The Need to Be Prepared for Later Litigation – eDiscovery Investigations Series, Part 4

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A multi-part series discussing the realities of eDiscovery in the context of investigations

“Well it’s a mess, ain’t it Sheriff?
If it ain’t, it’ll do till the mess gets here.”
–  Joel and Ethan Coen, No Country for Old Men

In the first Part of this series, we reviewed the categories of investigations in which companies are frequently involved and their general eDiscovery ramifications.  In the second Part, we discussed the need for speed and secrecy and ways to achieve them.  In the third Part, Nuanced Analysis & Review Strategies in eDiscovery Investigations, we reviewed the need for nuanced analysis and review and available tools and techniques for it.  In this Part, we discuss the need to be prepared for later litigation.

Incentives to Cut Corners

As we’ve discussed, time pressure is great in most investigative scenarios.  Particularly when you are working to assess an internal issue, the desire to find out the facts and mitigate the risks can make speed feel like the overriding priority – a priority overriding even normal discovery processes.  When it’s just an internal investigation, why not skip forensic collection?  Why not focus on fact-finding over process documentation?  Why worry about preservation?

The Mess before the Mess

Despite the obvious incentives to rely on informal, ad hoc methods to handle the ESI discovery required for an internal investigation, there is a good reason not to succumb to the temptation: most investigative scenarios carry within them the potential for later litigation.  For example:

  • Investigating complaints about interpersonal misconduct leads to an employee’s termination, leads to a suit alleging wrongful termination, or a suit from those co-workers affected by the misconduct
  • Investigating questionable transactions leads to the discovery of employee regulatory violations, leads to self-reporting to a regulatory agency and their formal investigation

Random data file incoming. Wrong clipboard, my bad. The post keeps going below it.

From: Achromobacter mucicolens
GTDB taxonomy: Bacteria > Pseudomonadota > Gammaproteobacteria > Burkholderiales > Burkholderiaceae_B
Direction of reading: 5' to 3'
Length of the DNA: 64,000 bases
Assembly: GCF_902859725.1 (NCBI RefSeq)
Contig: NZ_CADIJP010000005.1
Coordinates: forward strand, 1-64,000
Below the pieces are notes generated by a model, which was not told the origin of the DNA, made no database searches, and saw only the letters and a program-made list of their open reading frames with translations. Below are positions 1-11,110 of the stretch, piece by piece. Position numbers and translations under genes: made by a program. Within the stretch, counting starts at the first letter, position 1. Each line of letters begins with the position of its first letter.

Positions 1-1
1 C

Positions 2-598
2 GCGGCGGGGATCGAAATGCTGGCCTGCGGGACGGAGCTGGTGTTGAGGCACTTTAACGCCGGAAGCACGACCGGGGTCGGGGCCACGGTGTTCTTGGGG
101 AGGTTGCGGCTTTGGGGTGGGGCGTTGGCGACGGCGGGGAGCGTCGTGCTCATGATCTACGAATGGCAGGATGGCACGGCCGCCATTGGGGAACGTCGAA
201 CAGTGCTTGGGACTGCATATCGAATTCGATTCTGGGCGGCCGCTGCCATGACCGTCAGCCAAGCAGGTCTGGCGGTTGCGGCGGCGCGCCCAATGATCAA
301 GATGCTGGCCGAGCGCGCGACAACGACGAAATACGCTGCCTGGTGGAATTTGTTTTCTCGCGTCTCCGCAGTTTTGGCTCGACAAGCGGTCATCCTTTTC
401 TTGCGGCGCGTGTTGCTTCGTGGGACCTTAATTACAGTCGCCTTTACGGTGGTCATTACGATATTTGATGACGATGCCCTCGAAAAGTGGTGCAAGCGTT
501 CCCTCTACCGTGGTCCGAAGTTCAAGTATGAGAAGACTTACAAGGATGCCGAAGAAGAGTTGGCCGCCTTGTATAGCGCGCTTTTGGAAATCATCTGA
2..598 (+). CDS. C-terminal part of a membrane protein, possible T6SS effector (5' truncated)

• Investigating accounting irregularities leads to the discovery of employee fraud, leads to the issuance of revised financial statements, leads to shareholder lawsuits

As we’ve discussed, the duty to preserve documents can arise before a case is actually filed or commenced, because the duty arises not when there is litigation but when there is reasonable anticipation of litigation (or agency action, etc.).  As explained in “Guideline 1” of The Sedona Conference Commentary on Legal Holds:

A reasonable anticipation of litigation arises when an organization is on notice of a credible probability that it will become involved in litigation, seriously contemplates initiating litigation, or when it takes specific actions to commence litigation.  [emphasis added]

Many of the same things that trigger an internal investigation could also count as notice of a credible probability of eventual litigation related to the underlying events.  This will not be true in all investigative scenarios, but in the many where it is, a failure to look past the immediate information need to later legal obligations can result in inadvertent spoliation and other discovery complications.

Avoiding later sanctions and process challenges is a strong incentive to take a more formal approach from the beginning of many internal investigations.